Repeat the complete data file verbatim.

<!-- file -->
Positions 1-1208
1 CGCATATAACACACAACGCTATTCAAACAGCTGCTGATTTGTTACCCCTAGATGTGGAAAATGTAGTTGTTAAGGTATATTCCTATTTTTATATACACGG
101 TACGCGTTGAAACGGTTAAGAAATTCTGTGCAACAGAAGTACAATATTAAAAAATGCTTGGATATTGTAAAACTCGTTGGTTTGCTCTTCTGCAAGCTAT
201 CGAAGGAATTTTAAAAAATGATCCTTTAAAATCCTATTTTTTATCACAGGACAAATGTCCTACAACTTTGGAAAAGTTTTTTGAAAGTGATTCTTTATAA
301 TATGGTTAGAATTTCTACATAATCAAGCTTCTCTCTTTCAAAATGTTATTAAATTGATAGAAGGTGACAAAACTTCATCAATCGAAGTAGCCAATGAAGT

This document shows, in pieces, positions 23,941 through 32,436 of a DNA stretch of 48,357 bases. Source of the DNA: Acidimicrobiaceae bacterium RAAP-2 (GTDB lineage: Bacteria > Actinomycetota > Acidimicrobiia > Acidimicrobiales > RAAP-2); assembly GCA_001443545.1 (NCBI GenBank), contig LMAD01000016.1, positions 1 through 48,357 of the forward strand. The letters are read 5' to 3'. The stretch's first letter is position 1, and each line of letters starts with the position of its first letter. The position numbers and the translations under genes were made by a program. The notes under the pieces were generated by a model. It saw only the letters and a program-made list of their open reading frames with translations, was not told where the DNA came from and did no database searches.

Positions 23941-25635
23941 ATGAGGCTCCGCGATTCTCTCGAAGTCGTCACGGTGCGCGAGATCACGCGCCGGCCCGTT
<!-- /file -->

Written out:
Positions 1-1208
1 CGCATATAACACACAACGCTATTCAAACAGCTGCTGATTTGTTACCCCTAGATGTGGAAAATGTAGTTGTTAAGGTATATTCCTATTTTTATATACACGG
101 TACGCGTTGAAACGGTTAAGAAATTCTGTGCAACAGAAGTACAATATTAAAAAATGCTTGGATATTGTAAAACTCGTTGGTTTGCTCTTCTGCAAGCTAT
201 CGAAGGAATTTTAAAAAATGATCCTTTAAAATCCTATTTTTTATCACAGGACAAATGTCCTACAACTTTGGAAAAGTTTTTTGAAAGTGATTCTTTATAA
301 TATGGTTAGAATTTCTACATAATCAAGCTTCTCTCTTTCAAAATGTTATTAAATTGATAGAAGGTGACAAAACTTCATCAATCGAAGTAGCCAATGAAGT

This document shows, in pieces, positions 23,941 through 32,436 of a DNA stretch of 48,357 bases. Source of the DNA: Acidimicrobiaceae bacterium RAAP-2 (GTDB lineage: Bacteria > Actinomycetota > Acidimicrobiia > Acidimicrobiales > RAAP-2); assembly GCA_001443545.1 (NCBI GenBank), contig LMAD01000016.1, positions 1 through 48,357 of the forward strand. The letters are read 5' to 3'. The stretch's first letter is position 1, and each line of letters starts with the position of its first letter. The position numbers and the translations under genes were made by a program. The notes under the pieces were generated by a model. It saw only the letters and a program-made list of their open reading frames with translations, was not told where the DNA came from and did no database searches.

Positions 23941-25635
23941 ATGAGGCTCCGCGATTCTCTCGAAGTCGTCACGGTGCGCGAGATCACGCGCCGGCCCGTT